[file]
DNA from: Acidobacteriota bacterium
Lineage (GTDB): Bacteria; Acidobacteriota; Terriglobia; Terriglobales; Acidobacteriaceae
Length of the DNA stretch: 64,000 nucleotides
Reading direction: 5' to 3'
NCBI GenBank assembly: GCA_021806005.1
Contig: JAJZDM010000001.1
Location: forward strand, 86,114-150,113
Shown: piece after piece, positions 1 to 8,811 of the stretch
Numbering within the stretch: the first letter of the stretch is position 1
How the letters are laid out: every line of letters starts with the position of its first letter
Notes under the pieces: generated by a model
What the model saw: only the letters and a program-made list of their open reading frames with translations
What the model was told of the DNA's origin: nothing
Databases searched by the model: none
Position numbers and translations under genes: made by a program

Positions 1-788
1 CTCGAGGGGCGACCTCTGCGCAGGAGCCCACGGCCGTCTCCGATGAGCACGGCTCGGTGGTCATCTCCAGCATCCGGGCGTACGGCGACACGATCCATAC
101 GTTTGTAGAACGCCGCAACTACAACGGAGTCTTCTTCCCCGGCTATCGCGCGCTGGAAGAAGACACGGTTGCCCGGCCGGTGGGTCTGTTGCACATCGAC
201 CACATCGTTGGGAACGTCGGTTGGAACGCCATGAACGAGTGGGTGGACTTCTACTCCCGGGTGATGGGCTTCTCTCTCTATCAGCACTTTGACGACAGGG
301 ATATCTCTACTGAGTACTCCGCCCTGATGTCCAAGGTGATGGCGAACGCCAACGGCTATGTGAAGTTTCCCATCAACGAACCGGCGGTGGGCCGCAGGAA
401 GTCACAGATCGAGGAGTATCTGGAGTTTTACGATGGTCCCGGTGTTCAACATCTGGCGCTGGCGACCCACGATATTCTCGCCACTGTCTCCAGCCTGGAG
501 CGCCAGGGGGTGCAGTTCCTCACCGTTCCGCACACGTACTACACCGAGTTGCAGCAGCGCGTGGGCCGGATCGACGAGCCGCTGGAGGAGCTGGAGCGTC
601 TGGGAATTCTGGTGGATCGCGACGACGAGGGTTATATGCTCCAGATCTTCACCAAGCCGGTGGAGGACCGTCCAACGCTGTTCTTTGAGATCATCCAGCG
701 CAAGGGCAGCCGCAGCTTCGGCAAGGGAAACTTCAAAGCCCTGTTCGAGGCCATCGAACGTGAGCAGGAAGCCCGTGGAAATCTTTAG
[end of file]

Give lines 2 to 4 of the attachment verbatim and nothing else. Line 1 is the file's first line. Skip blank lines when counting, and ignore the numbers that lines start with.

Lineage (GTDB): Bacteria; Acidobacteriota; Terriglobia; Terriglobales; Acidobacteriaceae
Length of the DNA stretch: 64,000 nucleotides
Reading direction: 5' to 3'